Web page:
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EMI Exec Says 'The Music CD is Dead' 528

Posted by Zonk
from the thanks-egon dept.
Anonycat writes "Alain Levy, the chairman of EMI Music, made a speech at the London Business School declaring 'the end of the music CD as it is.' He went on to say that most CDs are simply used for ripping onto digital audio players. Levy adds that by the beginning of 2007, all EMI CDs will come with additional material to make them more attractive to the consumer. Revenue from CDs still outranks revenue from downloads by better than 6 to 1. Would it take 'additional material' to get you to keep buying CDs? What material would you like to see?"
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EMI Exec Says 'The Music CD is Dead'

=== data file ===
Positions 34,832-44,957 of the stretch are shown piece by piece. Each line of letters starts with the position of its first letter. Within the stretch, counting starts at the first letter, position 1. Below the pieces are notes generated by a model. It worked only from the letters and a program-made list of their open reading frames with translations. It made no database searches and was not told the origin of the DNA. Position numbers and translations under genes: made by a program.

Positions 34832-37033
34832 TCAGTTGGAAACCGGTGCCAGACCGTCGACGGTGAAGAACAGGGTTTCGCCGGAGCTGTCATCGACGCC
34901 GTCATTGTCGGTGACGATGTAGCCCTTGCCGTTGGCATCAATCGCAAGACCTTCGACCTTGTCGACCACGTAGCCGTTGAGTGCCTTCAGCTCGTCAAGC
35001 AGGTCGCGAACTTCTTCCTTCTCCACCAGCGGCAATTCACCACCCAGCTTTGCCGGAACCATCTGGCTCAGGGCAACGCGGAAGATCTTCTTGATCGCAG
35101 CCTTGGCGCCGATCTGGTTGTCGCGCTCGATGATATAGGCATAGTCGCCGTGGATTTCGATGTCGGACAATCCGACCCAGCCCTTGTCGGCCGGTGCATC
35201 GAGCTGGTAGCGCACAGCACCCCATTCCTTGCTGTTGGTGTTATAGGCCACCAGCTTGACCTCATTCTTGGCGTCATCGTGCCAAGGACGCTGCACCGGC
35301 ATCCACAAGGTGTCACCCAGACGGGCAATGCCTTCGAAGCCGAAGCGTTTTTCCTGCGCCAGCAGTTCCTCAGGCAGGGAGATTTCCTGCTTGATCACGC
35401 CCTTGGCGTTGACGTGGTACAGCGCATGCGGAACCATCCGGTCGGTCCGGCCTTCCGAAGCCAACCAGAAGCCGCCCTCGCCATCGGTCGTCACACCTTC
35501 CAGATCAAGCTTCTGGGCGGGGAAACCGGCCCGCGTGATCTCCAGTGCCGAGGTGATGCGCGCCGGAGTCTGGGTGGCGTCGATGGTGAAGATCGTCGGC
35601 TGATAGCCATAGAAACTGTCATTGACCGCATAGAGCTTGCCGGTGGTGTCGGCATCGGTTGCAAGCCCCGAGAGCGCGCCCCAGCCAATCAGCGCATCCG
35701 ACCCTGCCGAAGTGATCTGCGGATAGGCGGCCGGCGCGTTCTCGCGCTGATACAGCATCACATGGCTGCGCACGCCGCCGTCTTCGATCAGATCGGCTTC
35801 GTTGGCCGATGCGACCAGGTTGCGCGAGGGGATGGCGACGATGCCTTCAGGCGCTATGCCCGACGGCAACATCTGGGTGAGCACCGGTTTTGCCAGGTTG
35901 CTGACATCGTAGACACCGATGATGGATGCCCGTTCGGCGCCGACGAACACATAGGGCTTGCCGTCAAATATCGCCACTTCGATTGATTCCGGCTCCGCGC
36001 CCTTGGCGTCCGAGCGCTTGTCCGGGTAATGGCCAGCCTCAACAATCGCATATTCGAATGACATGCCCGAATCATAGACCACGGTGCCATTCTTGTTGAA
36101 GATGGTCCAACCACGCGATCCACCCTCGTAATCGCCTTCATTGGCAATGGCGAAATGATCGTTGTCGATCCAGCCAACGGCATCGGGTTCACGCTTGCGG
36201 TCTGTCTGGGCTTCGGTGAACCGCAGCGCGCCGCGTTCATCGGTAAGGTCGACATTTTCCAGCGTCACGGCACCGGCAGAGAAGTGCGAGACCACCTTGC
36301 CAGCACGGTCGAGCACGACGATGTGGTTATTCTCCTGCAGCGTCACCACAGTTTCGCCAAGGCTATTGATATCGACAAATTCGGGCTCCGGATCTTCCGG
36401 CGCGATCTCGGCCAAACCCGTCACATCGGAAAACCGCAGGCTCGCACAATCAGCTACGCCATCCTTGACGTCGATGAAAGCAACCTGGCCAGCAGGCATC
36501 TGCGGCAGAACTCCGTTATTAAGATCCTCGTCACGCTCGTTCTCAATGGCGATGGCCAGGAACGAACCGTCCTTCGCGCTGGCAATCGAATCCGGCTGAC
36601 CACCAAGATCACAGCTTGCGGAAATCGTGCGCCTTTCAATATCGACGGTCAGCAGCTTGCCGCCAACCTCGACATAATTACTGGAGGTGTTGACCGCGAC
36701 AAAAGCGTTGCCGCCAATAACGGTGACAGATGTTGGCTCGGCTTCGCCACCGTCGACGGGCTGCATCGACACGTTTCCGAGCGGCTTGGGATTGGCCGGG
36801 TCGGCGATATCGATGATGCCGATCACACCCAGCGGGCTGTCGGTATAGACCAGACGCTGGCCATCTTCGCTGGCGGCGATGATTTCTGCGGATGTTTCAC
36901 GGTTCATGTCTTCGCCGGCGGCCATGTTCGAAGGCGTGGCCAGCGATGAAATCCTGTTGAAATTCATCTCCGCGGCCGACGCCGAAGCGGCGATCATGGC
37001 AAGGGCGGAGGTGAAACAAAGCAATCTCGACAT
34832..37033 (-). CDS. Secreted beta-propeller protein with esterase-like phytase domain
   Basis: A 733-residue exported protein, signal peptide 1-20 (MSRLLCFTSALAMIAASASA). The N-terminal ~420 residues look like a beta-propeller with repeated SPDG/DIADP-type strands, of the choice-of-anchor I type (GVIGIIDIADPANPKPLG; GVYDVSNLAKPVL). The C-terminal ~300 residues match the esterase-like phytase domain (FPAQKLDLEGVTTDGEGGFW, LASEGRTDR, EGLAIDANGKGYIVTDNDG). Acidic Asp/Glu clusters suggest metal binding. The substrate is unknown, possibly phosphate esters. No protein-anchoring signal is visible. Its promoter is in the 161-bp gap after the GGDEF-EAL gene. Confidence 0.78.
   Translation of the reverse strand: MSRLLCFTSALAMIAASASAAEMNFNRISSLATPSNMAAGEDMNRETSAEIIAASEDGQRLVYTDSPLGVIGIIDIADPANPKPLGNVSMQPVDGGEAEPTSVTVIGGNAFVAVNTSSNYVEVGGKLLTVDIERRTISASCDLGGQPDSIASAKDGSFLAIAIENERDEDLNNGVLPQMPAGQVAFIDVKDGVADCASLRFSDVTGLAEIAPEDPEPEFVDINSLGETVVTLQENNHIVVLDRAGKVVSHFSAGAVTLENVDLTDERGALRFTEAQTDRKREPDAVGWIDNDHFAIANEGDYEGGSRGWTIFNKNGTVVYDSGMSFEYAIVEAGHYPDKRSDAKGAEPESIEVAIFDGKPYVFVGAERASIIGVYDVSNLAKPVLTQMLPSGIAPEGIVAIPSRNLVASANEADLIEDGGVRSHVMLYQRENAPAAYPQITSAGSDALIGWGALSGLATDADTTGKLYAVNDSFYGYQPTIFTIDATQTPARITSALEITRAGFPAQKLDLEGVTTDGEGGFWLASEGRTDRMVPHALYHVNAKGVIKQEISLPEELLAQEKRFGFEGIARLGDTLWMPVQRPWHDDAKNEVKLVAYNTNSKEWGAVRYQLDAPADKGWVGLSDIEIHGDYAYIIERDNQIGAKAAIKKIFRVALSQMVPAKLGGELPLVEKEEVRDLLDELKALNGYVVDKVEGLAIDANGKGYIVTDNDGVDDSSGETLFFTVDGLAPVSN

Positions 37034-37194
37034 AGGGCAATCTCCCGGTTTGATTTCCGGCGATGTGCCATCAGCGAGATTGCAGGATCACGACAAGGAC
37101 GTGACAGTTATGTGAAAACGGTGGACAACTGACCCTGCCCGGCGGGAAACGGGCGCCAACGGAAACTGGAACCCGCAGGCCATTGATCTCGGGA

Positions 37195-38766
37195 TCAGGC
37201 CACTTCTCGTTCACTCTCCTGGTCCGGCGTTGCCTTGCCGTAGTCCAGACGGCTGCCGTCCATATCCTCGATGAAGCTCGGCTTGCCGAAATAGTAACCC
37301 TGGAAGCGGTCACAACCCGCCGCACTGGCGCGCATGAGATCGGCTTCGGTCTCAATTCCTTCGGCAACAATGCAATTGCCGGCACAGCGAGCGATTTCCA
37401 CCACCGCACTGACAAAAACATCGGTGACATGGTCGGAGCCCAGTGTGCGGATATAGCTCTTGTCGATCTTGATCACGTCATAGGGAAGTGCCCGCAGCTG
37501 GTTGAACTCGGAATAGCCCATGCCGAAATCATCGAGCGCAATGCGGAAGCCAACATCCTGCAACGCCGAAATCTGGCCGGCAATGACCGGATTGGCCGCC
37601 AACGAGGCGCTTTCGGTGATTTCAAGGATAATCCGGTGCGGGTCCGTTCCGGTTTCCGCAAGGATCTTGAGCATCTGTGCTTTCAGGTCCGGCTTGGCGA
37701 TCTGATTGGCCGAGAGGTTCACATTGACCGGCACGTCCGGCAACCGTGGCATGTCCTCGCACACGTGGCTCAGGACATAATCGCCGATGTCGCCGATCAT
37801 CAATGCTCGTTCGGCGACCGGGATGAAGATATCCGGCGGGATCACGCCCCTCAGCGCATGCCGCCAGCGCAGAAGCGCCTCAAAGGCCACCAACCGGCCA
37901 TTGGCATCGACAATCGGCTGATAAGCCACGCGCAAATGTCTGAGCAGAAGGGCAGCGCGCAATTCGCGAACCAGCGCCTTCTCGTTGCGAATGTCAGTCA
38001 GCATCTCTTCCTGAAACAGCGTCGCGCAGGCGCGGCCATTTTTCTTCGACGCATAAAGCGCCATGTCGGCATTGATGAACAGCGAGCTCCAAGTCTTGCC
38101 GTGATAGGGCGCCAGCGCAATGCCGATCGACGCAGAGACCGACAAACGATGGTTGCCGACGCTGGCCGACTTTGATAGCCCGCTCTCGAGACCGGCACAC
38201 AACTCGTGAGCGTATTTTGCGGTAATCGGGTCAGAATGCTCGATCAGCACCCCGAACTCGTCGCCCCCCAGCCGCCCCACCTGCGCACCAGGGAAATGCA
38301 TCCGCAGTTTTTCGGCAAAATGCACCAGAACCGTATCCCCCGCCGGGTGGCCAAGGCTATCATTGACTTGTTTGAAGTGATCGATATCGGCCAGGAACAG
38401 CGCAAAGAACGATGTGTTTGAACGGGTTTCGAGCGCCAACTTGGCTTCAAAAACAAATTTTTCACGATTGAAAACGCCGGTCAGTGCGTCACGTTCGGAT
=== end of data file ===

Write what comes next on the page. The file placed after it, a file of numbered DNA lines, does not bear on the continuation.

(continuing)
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  • by eldavojohn (898314) * <eldavojohn.gmail@com> on Friday October 27, 2006 @02:38PM (#16612724) Journal
    Would it take 'additional material' to get you to keep buying CDs?
    I think that EMI executive found his way into one of his recording artist's 'secret stash' because his perception is not only different from statistics (6 to 1 is still a large advantage) but also different from what I desire as a consumer.

    There are three letters that keep me buying CDs: DRM. As long as the only legal route to purchase music online is DRM encrypted music, I won't take part in it.

    Granted, there are a ton of people out there that don't realize that they rely on iTunes to decrypt their music for them, I don't know how people can spend so much money without physically receiving anything. They aren't even getting a guarantee that they can play that file for the rest of their lives! They would have to burn it to a CD to ensure that.